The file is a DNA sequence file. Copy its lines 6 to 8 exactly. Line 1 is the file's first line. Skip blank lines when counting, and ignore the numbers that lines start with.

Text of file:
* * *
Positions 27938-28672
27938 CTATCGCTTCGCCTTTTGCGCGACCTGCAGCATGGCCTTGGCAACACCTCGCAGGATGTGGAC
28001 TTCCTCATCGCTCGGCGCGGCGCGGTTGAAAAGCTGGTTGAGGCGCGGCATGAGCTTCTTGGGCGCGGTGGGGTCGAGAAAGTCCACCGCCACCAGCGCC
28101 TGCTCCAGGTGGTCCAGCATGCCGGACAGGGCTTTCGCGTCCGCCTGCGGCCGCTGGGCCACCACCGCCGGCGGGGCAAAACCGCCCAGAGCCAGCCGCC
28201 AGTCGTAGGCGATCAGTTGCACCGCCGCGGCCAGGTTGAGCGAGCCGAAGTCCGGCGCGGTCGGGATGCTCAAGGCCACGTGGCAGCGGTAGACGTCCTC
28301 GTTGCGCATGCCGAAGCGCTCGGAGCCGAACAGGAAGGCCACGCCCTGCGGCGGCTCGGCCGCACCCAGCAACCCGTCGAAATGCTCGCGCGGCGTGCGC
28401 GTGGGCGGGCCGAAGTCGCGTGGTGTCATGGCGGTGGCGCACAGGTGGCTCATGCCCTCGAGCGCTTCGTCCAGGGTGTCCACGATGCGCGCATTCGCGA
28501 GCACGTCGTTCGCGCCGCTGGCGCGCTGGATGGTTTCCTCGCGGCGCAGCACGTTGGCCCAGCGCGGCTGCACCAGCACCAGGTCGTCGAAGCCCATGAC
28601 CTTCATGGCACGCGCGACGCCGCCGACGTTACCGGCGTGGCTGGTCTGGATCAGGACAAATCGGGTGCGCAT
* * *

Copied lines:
28301 GTTGCGCATGCCGAAGCGCTCGGAGCCGAACAGGAAGGCCACGCCCTGCGGCGGCTCGGCCGCACCCAGCAACCCGTCGAAATGCTCGCGCGGCGTGCGC
28401 GTGGGCGGGCCGAAGTCGCGTGGTGTCATGGCGGTGGCGCACAGGTGGCTCATGCCCTCGAGCGCTTCGTCCAGGGTGTCCACGATGCGCGCATTCGCGA
28501 GCACGTCGTTCGCGCCGCTGGCGCGCTGGATGGTTTCCTCGCGGCGCAGCACGTTGGCCCAGCGCGGCTGCACCAGCACCAGGTCGTCGAAGCCCATGAC